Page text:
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Clover/Birdsfoot Trefoil

Clover/Birdsfoot TrefoilPlant Description: Birdsfoot trefoil has a perennial root crown and stems that die back each winter. Characterized by compound leaves consisting of 3 clover-like leaflets at the tip separated by a short stem from 2 smaller leaflets at the base. Its flowers are yellow, clover like, and in groups of 2 to 6. They are arranged such that, when pods form, they resemble a bird's foot. Reproduction is by seeds and plants spread by modified stems (stolons) and rhizomes (horizontal underground stems). Because roots arise from buds at the nodes of older stems, it is possible to propagate plants by stem cuttings. Also, new shoots arise from root crowns.

Clover/Birdsfoot Trefoil seedlingBirdsfoot trefoil produces a long taproot that may extent over 3 feet. Also, a fibrous mat appears near the soil surface as the result of formation of secondary roots, rhizomes (horizontal underground stems), and stolons. Many branched stems can emerge from a single root crown and may be either erect or prostrate and up to 3 feet long. The lower portion of each stem is round in cross section, while the upper portion is square. Stems may be smooth or hairy, and can become woody with age. Leaves are alternate (1 leaf per node) and compound with 5 leaflets. Clover/Birdsfoot Trefoil flower seedpotsLeaflets are generally oval and less than 1 inch long. At the top of each leaf are 3, clover-like leaflets separated by a short stem from 2 smaller leaflets attached directly to the stem at its base. Clover-like flowers are about 1/2 inch wide and bright yellow, although they may be streaked with red. Flowers form in groups of 2 to 6 at the end of a long stalk (peduncle) arising from an upper leaf axil. Flower clusters are shaped like flat-topped umbrellas (umbels).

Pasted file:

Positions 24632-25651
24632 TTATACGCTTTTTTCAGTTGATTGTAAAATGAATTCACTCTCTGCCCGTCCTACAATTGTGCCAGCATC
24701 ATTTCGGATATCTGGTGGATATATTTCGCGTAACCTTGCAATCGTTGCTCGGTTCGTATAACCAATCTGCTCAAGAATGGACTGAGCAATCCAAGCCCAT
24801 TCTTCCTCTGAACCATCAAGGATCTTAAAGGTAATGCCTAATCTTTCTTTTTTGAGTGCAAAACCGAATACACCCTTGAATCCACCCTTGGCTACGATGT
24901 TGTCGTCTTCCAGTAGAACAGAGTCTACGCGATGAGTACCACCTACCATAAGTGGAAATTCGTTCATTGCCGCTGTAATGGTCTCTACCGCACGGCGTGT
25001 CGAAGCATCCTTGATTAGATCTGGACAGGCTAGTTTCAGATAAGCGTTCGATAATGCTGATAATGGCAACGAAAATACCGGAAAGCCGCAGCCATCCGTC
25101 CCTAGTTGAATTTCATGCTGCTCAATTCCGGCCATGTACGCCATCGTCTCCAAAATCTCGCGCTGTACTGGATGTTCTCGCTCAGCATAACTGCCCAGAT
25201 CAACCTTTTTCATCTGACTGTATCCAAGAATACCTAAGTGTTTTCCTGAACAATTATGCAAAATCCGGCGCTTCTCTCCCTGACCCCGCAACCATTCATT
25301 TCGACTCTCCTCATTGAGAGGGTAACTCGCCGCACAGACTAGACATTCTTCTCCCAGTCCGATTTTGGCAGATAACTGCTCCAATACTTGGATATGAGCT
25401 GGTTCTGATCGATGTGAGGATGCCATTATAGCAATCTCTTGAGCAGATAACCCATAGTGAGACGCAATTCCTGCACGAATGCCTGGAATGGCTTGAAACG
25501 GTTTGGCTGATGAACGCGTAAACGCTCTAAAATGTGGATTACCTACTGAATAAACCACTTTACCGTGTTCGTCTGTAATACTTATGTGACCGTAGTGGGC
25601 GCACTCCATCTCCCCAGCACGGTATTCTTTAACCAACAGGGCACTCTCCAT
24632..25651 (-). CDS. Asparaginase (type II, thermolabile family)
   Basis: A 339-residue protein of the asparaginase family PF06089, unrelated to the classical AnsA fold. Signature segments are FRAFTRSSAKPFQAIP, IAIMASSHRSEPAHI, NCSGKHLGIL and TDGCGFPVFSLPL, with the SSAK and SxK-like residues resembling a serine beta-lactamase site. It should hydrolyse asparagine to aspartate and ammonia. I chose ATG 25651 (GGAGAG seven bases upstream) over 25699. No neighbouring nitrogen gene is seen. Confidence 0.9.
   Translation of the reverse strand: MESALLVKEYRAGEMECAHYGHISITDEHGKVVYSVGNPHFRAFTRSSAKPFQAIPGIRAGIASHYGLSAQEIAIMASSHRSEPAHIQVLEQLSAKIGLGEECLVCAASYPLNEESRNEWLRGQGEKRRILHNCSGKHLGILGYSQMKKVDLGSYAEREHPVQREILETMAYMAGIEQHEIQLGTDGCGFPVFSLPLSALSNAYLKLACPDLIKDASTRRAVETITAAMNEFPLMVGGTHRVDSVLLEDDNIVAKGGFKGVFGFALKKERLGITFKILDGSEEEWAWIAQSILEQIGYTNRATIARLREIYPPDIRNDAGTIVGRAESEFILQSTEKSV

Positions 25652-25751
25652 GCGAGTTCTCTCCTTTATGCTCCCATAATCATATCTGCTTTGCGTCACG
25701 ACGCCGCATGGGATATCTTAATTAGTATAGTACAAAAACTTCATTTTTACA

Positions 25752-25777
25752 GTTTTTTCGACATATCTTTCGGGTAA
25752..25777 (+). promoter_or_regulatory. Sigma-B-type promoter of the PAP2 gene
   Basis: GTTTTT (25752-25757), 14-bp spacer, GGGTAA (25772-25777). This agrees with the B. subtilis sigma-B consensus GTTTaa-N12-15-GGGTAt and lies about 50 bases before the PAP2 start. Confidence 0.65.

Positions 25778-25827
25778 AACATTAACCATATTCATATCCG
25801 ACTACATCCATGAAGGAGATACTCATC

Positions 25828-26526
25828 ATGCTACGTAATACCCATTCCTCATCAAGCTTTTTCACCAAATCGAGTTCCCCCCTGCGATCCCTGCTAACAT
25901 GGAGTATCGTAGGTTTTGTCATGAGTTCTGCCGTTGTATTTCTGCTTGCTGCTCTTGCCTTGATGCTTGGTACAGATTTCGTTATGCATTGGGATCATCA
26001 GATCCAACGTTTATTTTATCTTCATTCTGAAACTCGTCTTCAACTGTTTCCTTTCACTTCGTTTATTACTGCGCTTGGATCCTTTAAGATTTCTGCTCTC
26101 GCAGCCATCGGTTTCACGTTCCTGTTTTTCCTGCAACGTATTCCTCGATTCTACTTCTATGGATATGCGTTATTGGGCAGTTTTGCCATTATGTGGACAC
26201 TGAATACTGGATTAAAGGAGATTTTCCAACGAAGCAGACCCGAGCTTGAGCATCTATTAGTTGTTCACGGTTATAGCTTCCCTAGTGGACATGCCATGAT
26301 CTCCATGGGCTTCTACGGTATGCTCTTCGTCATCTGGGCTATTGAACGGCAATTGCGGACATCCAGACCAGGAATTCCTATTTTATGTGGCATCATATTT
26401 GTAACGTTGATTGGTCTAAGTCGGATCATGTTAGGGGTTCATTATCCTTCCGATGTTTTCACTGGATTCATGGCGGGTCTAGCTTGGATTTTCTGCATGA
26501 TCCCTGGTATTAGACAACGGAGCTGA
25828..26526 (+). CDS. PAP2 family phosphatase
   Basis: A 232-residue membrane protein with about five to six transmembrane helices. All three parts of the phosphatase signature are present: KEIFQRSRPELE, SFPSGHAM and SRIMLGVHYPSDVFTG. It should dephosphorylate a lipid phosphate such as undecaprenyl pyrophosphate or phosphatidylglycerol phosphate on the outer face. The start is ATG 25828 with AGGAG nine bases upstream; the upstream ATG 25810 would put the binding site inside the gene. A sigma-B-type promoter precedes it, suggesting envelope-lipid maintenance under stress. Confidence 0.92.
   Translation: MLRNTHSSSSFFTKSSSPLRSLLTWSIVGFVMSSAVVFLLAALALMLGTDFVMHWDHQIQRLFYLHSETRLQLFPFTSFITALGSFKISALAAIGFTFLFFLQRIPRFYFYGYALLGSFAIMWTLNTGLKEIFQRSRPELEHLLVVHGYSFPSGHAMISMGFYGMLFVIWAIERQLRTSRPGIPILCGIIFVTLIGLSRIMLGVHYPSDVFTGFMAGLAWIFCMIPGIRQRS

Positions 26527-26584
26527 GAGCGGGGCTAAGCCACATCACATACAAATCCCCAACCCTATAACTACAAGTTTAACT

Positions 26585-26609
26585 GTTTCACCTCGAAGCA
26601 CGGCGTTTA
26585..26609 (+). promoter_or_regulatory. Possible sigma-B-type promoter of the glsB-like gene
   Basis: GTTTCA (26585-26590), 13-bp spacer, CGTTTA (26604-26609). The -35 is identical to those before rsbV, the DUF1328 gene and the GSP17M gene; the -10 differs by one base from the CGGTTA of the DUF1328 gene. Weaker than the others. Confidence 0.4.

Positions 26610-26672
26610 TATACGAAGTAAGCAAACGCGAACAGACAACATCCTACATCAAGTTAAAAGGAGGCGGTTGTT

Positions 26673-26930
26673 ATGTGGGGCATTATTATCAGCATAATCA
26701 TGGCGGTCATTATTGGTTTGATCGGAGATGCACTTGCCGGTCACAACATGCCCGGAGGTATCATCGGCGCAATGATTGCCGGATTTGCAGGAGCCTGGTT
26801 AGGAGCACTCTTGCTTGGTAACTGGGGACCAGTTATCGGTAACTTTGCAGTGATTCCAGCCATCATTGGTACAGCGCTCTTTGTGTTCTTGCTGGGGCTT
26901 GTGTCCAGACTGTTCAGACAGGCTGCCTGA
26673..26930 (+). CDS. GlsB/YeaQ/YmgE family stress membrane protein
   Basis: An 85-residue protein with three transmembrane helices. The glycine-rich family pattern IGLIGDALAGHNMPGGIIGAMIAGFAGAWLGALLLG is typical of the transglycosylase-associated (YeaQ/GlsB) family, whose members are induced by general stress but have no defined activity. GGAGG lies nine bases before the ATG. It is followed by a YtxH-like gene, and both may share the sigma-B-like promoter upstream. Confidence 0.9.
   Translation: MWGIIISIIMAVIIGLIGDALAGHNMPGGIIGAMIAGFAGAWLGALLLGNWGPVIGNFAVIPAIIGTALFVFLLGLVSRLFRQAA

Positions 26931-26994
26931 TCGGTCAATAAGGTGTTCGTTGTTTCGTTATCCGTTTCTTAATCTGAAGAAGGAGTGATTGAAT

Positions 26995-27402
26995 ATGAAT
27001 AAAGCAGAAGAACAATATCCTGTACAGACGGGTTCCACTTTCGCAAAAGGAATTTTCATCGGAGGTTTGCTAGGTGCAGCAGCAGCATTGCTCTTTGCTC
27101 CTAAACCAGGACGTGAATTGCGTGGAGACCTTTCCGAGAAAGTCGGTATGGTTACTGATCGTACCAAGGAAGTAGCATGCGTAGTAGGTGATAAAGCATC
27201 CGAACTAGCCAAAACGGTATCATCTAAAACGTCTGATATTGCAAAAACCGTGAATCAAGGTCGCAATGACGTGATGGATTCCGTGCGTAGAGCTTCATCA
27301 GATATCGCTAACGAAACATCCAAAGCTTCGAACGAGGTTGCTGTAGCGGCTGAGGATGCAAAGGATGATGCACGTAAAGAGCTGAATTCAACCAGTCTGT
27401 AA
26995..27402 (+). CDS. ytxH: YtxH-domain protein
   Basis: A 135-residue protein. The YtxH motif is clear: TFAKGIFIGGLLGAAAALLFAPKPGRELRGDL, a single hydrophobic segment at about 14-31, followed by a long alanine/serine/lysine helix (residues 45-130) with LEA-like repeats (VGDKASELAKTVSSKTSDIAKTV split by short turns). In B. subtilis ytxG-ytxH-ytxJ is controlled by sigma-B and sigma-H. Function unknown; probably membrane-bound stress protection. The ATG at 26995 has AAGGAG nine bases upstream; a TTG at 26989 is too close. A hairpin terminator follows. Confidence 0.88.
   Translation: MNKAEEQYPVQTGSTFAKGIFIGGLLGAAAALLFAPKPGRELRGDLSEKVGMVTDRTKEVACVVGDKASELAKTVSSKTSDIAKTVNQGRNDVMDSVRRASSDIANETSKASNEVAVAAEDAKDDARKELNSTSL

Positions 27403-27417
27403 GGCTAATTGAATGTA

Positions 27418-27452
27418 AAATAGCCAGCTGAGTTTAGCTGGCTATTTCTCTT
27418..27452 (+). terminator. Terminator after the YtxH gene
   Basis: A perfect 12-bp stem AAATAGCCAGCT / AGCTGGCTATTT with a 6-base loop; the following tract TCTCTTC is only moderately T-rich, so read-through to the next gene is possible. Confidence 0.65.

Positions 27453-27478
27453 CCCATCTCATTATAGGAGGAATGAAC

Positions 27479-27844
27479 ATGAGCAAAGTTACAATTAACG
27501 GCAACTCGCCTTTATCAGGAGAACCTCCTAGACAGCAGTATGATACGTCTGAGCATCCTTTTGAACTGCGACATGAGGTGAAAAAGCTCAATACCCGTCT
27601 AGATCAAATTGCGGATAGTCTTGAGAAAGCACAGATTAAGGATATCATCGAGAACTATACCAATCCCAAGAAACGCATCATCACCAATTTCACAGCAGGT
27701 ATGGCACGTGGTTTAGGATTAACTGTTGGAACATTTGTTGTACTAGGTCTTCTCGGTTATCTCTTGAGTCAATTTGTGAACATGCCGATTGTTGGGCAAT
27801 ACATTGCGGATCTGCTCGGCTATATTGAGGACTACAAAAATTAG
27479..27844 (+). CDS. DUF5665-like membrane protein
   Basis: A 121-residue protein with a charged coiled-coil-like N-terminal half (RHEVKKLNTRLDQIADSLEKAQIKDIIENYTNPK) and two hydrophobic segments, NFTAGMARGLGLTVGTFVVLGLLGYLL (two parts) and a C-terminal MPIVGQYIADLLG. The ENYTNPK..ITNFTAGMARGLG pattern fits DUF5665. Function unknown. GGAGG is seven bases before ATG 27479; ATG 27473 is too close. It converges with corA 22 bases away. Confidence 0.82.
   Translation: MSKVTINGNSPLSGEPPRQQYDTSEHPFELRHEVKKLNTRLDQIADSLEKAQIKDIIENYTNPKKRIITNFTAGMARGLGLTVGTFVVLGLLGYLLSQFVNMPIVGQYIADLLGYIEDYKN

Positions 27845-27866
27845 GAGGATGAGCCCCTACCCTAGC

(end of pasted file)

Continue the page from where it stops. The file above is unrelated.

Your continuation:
Seeds germinate primarily in spring but also in fall. Flowers are produced from late June until frost. On average, 10 to 20 seeds form in each pod. Pods rupture when mature in such a manner that seeds are ejected. Birdsfoot trefoil is a valuable forage crop that will grow under many soil conditions including drought, flood, saline, acidic, and low fertility. It is planted along highway right-of-ways as a ground cover and in pastures to increase productivity.  It tends to escape cultivation becoming an undesirable weed. Frequent mowing (more than once every 3 weeks) at a height less than 2 inches is required to control birdsfoot trefoil. It can also be controlled by pre-emergence applications of herbicide or by applying selective herbicides to seedlings.